~ D-FensDogG

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  15. mmm I wonder what the BOTB song will be - We don't what no education, we done want no self-control ..can't remember the title. And there's a Leonard Cohen song or 2 that speaks/sings/strums out.
    I am fearful of Big Brother - our education is a mess here in South Africa in spite of being the country that spends the MOST annually on it, and we are dumbing down in a big way. But, we are active citizens and speak out about much even if we are ostracised for it and to hell with political correctness. Who else can speak out for change but the individual who is concerned for our future generations ..

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    1. Susan Scott, no it's not a Leonard Cohen song, but thematically you're on the right track.

      These days the truth can get you into trouble and we never know who is really speaking the truth or what they truly believe. There's not enough open rational communication between the parties who disagree.

      Lee

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  16. Here in Philly the kids don't go back until after Labor Day and that is the way it should be. I wish they got out before the end of June because I believe vacation is such an important time for kids. Most of them live such structured lives, daycare, preschool, activities and rushed parents or only one parent. They need a chance to slow down and play. To be creative. I could go on and write a book about how horrifying public school is these days. I believe learning to treat the earth well is important but my granddaughters class spent 3-months on recycling which is in my opinion nothing but a scam. The child is now in high school and cannot write in cursive (working on that) and has NO idea of the real history of this country. I wish I could afford to homeschool all of them!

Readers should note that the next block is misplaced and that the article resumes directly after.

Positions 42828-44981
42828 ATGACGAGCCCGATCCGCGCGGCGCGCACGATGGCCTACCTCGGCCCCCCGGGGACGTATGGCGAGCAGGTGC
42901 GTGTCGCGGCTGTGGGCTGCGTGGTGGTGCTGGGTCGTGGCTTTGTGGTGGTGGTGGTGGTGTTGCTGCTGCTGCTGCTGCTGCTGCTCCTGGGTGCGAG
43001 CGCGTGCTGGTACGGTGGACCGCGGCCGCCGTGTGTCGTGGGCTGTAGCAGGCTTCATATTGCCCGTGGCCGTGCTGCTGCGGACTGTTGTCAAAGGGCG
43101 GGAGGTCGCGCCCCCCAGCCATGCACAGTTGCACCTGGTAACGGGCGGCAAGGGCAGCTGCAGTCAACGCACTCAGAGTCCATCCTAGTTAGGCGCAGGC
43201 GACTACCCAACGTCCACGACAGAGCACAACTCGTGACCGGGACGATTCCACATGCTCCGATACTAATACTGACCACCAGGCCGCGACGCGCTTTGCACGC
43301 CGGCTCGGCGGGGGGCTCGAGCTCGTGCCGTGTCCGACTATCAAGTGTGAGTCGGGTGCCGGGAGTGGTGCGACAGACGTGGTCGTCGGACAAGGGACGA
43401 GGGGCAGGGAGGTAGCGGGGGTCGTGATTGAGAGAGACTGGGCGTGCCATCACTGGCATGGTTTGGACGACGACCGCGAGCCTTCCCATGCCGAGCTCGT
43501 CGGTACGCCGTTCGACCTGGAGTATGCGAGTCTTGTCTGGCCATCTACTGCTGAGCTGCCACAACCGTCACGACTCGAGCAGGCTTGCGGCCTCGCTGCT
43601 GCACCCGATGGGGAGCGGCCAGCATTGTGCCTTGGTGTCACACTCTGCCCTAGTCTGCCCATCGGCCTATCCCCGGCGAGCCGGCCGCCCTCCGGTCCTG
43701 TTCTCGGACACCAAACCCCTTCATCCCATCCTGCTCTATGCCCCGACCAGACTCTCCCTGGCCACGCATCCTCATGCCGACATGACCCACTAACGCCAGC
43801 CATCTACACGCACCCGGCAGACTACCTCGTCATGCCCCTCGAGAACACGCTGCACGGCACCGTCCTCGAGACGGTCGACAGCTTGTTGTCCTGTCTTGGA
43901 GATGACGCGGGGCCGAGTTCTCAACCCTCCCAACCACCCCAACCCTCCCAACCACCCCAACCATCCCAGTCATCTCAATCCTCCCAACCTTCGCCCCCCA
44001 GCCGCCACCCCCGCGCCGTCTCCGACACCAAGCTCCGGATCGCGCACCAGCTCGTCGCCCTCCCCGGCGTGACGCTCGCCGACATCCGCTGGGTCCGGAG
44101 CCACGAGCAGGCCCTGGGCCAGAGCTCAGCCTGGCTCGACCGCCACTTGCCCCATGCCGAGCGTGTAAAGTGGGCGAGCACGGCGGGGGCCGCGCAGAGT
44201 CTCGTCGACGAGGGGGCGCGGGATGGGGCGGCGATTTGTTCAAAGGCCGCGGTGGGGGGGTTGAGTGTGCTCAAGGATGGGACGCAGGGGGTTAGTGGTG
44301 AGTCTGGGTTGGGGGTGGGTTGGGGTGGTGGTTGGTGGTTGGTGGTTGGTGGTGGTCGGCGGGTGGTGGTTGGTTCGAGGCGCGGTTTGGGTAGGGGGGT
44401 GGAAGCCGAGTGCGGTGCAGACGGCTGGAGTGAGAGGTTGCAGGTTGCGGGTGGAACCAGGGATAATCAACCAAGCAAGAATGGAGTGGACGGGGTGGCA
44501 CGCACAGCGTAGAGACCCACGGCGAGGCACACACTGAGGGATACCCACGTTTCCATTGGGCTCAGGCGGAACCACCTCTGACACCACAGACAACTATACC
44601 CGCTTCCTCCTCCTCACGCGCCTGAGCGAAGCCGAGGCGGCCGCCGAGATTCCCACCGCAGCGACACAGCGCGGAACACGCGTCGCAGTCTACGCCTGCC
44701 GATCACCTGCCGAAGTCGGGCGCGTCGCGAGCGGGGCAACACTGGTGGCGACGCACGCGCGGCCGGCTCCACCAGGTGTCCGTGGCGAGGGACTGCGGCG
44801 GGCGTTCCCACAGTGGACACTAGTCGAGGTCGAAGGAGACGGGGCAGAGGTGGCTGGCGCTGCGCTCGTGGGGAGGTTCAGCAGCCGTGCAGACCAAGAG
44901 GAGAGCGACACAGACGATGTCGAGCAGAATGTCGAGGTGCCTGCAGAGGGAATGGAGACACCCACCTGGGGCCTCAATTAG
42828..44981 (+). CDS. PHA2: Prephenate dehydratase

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    1. Doreen, learning about recycling is a fine thing but I got a huge education about it watching a half hour children's TV show about the topic. I'm not sure how 3 months teaching recycling can be justified unless that 3 months worth of small doses about it. Recycling might be a good college course for certain people, but not for all school kids.

      And I'm not even going to start into the way schools are revising history for the sake of political correctness and social engineering. History is turning into lies and opinions, which is not to say that much history has always been some of that, but still the facts need to be taught without extensive judgment from the present.

      Lee

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  17. I am so glad my kid is out of school although she is going back for her degree. School ends in middle of May and they started back last week. What was annoying to me was they had "summer reading" having to read 1-2 books and report on each. If they were in the Gifted program it was more. I think it is ridiculous. They need to get rid of the LEAP test because the teachers have to focus on what could be on the test. I agree let them be kids!!!!

    www.justlittlecajunme.blogspot.com

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    1. Lisa, college is worse than public school education in my opinion because professors have a pretty free reign to impose their opinions on students and reject any rebuttal from those who disagree. I don't know about the LEAP test, but if it's a test it might be bad news.

      Lee

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  18. LOL -- this is the first time in ages I've read every comment on someone's post. Interesting responses.

    I happen to agree with you, Lee. Maybe I'm just an old-fashioned old lady politically reflecting my downstate, farm country, Illinois upbringing, but I feel you were right on about Common Core, summer vacations, kids being allowed to be kids, big government, and political correctness. Common Core may not be a government program, but states get sucked into using the standards in order to earn extra federal dollars. Political correctness seems like a technique to muzzle straight talk, and it has morphed from polite speech to silly speak.

    The fearless three (Trump, Carson and Fiorina) have my admiration and gratitude for speaking out. I don't know how it will play out over time, but I'll be glued to every debate, Dem and Repub, trying to sort out fact from fiction, competence from bluster. What a show!

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    1. Patricia, I like the way the "fearless Three" are stirring the pot to rile things up. Our political landscape needs more of that. I'm looking forward to the debates, though I wish a couple more radical thinking democrats would jump in to challenge the current ones like is happening on the Rep. side.

      Lee